Australian forward Tony Williams has rejected claims by England coach Steve McNamara he should have been sent off for a high shot on Ben Westwood, saying it was an accident.
The decision by rookie referee Henry Perenara to leave Williams on the field and a broken collarbone for Billy Slater, which has ruled him out of the tour, were the two main talking points of a rugged but enthralling Four Nations match. McNamara, who insisted Williams would have been sent off in Super League, accused Australian coach Tim Sheens of unfairly pressuring Perenara before the biggest match of his fledgling refereeing career.
Tony Willams' tackle on Ben Westwood should have seen the Kangaroos forward marched off , says England coach. Photo: Getty Images
The England camp was also seething over Perenara's decision to disallow a try to winger Tom Briscoe soon after the Williams tackle for a double movement when the video referees awarded a try to Kangaroos centre Chris Lawrence in almost identical circumstances.
Game over ... Billy Slater will play no further part in the Four Nations tournament. Photo: Getty Images
Williams will learn on Monday whether he has to front a judiciary hearing in Leeds but the Manly star is confident that he will escape a charge from the match review committee.
''I don't think it was that bad,'' Williams said. ''It was accidental, I hit him in the shoulder and he slipped so it was all good I reckon. I don't think anything will come of it.''
Westwood was clearly dazed by the 47th minute tackle and stretchers were brought onto the ground but he played on, much to the relief of McNamara, who had already lost Canterbury-bound prop James Graham and Wests Tigers second-rower Gareth Ellis with back injuries.
England captain Jamie Peacock also remained on the field with a knee injury sustained in the opening set of tackles and is in doubt for Saturday's must-win encounter with New Zealand to decide who plays Australia in the November 19 final.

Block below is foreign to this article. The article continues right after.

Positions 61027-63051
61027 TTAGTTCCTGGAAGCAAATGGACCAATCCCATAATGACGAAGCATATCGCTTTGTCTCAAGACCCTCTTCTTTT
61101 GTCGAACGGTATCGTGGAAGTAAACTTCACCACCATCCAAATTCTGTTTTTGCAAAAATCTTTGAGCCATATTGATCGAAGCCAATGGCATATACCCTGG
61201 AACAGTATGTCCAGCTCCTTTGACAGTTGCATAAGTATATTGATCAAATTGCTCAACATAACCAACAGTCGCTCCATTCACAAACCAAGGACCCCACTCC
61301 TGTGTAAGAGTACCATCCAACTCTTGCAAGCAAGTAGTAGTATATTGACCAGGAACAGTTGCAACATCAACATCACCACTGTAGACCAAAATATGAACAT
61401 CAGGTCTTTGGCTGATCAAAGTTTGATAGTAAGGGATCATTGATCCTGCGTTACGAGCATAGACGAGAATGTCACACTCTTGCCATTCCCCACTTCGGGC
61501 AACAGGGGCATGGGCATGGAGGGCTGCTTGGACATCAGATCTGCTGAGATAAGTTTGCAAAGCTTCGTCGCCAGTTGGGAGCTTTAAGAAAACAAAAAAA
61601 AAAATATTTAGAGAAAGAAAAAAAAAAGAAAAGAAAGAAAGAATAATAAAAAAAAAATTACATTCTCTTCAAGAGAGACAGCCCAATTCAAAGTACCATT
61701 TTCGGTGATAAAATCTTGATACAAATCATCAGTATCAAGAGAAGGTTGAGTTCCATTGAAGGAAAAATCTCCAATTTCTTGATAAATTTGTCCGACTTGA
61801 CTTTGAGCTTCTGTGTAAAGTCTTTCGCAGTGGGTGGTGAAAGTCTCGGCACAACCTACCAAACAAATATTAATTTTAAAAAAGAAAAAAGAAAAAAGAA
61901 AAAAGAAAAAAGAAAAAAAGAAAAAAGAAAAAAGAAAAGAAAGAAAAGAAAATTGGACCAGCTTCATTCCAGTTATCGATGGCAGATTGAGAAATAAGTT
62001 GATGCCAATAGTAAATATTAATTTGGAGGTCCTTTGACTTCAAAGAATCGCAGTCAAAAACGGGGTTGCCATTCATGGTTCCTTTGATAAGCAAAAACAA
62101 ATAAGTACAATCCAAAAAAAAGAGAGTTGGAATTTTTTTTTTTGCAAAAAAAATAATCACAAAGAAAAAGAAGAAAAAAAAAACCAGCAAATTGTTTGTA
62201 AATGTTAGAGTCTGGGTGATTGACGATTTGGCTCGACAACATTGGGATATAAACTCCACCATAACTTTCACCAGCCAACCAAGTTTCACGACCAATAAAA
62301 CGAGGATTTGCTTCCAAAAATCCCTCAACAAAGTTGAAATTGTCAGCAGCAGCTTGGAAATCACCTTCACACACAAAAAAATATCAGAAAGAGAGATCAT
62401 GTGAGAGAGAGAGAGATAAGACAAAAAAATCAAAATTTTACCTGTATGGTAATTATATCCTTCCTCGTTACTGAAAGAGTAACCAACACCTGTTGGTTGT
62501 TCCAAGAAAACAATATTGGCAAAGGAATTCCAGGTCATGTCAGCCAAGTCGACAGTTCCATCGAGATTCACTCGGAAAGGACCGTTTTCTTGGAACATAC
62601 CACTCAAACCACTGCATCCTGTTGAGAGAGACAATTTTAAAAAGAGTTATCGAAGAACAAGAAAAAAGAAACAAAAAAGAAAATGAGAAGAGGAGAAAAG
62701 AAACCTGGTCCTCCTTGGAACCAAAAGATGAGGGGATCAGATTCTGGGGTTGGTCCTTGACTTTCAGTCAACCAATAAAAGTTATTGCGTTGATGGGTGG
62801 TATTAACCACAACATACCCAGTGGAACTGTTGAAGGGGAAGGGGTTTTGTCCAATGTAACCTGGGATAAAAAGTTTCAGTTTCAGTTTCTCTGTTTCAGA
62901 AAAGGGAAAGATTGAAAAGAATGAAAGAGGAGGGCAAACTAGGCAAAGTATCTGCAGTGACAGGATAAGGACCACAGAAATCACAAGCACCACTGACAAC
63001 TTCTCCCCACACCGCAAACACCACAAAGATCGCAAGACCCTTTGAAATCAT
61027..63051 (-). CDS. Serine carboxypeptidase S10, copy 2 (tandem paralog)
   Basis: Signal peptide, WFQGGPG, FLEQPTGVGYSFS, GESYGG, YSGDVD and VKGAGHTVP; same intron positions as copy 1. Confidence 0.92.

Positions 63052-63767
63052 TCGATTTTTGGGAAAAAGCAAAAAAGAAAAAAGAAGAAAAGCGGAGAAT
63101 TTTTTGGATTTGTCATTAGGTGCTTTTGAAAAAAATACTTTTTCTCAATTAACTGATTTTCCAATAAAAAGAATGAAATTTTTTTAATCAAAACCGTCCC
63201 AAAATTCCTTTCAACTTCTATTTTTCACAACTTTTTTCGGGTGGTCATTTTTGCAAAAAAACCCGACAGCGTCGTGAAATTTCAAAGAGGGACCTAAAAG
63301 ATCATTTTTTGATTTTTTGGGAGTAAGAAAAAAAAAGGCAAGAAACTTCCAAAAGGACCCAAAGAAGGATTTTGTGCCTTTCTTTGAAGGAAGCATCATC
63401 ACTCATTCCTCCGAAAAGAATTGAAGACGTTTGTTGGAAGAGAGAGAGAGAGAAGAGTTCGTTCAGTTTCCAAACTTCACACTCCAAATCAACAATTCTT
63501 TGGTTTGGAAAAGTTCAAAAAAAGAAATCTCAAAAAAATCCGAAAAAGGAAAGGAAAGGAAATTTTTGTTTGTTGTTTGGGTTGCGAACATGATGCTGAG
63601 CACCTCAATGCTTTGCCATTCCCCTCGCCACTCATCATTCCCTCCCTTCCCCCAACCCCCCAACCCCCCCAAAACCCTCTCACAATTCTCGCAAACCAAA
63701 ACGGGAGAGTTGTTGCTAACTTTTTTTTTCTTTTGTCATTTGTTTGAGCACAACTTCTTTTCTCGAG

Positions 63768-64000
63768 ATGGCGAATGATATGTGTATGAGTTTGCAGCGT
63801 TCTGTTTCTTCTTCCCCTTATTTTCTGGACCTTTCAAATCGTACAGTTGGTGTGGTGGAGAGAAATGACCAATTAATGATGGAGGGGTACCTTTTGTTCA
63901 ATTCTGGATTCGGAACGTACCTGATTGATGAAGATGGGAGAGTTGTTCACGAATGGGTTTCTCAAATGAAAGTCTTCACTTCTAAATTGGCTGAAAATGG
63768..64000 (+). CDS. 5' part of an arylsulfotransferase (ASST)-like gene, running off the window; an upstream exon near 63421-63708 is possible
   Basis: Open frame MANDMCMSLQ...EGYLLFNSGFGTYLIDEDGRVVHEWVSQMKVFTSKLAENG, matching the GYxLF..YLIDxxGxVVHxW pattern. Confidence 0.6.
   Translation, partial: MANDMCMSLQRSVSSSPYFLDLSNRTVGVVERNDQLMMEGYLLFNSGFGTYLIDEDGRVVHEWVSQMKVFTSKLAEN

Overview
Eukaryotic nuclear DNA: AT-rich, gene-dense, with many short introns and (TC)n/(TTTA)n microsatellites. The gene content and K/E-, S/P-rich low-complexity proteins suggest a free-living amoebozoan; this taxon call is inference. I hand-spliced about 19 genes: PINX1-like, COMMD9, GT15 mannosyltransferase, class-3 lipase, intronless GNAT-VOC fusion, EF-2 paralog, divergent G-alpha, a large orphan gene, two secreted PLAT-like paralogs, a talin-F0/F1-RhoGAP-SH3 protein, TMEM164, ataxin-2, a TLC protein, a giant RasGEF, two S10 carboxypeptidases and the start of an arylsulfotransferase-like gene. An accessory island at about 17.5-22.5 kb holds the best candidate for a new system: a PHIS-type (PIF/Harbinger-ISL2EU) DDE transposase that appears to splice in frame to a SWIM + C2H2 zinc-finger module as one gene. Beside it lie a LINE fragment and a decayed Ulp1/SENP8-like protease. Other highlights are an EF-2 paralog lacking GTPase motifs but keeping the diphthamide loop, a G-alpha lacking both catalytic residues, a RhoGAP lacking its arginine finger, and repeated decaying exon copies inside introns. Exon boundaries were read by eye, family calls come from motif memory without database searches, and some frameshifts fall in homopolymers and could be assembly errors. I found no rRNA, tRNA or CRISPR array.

The lack of action against Williams fired up England, and Melbourne five-eighth Gareth Widdop traded punches with Australian lock Anthony Watmough only a minute later, with Westwood running in to get involved.
''That certainly spiced things up,'' Watmough said. ''They all wanted to kill me. I just locked it up and put my head down because I knew if I kept it up there they were going to take it off.'' At the time, the Kangaroos led 18-8 after a 45th-minute Greg Inglis try but Briscoe appeared to have posted an almost immediate response for England when he crossed three minutes later only for Perenara to disallow the try.
McNamara said: ''That was a wrong decision, as I believe was the decision not to send off Tony Williams. I think that was a dead-cert red card, no doubt about it and they came on the back of each other.''
With momentum swinging Australia's way, prop Paul Gallen secured a place in the Four Nations final when he scored five minutes later. The loss of Slater means Darius Boyd will deputise at fullback, taking over when the international player of the year left the field in the 11th minute after trying to stop England winger Ryan Hall from scoring the opening try of the match.
Australian medical staff said Slater had snapped his collarbone to such an extent that one broken piece was sitting on the top of the other.
He was taken to hospital but did not undergo surgery and will consult a specialist before deciding whether to have an operation in London or at home.
''It was tough, Bill is a world-class player and you don't like to see that happen to anybody,'' Boyd said. ''But we adjusted and I thought everyone dug deep with the couple of changes we had to make.
''That is where I play each week for my club and I will play anywhere for the Australian team, but I am looking forward to the challenge.''
Boyd's move to fullback meant utility Luke Lewis shifted from the second row to wing but Sheens said Jharal Yow Yeh, Josh Morris and Willie Tonga would be given the opportunity in the Wales game to press their claims to play there in the final.